(b Paderno Fasolaro [now Paderno Ponchielli], 31 Aug 1834; d Milan, 16 Jan 1886)

by Julian Budden From New Grove of music

Italian bandmaster, orchestra conductor, and professor of composition. He was the most important opera composer (Verdi apart) between the mid-19th century and the advent of the so-called ‘Giovane Scuola.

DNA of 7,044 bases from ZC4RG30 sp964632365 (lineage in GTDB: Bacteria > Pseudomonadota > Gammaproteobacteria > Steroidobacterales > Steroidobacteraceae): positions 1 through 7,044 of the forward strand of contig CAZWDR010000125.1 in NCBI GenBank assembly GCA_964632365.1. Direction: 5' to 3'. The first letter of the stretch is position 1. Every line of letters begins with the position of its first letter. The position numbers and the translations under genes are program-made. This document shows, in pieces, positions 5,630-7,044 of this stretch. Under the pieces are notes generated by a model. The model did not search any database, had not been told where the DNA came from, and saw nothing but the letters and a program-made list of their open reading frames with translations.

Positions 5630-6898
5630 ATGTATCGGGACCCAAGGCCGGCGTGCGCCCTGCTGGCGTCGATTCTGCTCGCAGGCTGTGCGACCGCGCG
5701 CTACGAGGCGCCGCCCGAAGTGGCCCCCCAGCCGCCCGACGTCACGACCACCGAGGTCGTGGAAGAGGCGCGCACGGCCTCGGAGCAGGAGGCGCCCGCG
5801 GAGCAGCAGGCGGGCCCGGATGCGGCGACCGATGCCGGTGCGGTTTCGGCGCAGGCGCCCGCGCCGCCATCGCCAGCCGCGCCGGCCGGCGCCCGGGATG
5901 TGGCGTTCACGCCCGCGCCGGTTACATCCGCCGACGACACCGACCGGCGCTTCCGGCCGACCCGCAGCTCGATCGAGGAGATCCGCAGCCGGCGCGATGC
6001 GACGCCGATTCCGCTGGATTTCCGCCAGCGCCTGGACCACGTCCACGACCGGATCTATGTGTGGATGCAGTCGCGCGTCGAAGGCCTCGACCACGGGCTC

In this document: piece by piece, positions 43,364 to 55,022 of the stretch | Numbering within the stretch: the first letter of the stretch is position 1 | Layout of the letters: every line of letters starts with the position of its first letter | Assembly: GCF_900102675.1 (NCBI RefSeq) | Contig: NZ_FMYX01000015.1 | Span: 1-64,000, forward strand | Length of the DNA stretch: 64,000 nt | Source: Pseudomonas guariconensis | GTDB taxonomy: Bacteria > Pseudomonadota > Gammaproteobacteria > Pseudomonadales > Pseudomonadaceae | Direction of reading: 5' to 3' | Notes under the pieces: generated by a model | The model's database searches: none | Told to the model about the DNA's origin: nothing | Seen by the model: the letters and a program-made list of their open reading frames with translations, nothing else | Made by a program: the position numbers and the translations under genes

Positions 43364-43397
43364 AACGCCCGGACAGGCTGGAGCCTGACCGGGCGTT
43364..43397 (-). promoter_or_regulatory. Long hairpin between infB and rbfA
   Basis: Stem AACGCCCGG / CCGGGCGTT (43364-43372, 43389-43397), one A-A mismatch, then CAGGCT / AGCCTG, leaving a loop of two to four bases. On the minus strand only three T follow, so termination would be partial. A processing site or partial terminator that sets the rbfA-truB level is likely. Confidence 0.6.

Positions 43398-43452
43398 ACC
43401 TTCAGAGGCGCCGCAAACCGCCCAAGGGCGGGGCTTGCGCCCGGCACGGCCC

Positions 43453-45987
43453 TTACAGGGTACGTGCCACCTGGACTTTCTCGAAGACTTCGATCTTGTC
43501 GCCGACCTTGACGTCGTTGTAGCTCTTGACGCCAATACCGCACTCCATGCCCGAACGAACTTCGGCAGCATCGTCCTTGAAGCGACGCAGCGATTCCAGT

Ponchielli was a highly accomplished musician, whose misfortune it was to have grown up during a difficult period of transition in Italy’s musical history. This transition occurred in a climate of controversy, of awareness of other cultures, and of innovative approaches to reviving Italian musical culture from the stagnation of conventional melodrama of the Risorgimento. The two new and contrasting role models were the spectacle of French grand opera and the dramatic symphonic effects of Wagnerian opera. To deal with this critical situation, Italian composers of the new generation sought experimental solutions that were often not well accepted by audiences and critics. Up to 1872 Ponchielli had remained on the sidelines of the powerful and competitive world of Italian theater opera. He was perhaps further handicapped at the beginning of his career by a lack of self-confidence and a retiring temperament which put him at a disadvantage in the competitive world of the theatre, and the success he obtained would have been impossible without Ricordi’s efforts on his behalf. Even considering that he never took charge of operatic structure as Verdi had done, and that the focus of his dramaturgy remained the melody itself as an expression of the libretto, his contributions were decisive to the ultimate solution during this critical period. Thus, he must be defined as the central figure of the transition. Ponchielli recognized the new climate and, in spite of the way his academic education might have influenced him to be more deferential towards the conventions of the past and cautious in the direction of innovation, he, nevertheless, readily gravitated towards the coming aesthetic. His theater operas can be viewed as of two contrasting styles: the first intended for La Scala under Ricordi’s strong control, displaying the spectacle and grandiosity of grand opera, and the second combining his genuine dramatic instinct and lyrical flair to reveal a more intimate character as found in the second edition of Lina and in Marion Delorme. It was the latter that impelled Italian opera to the fin de siècle.

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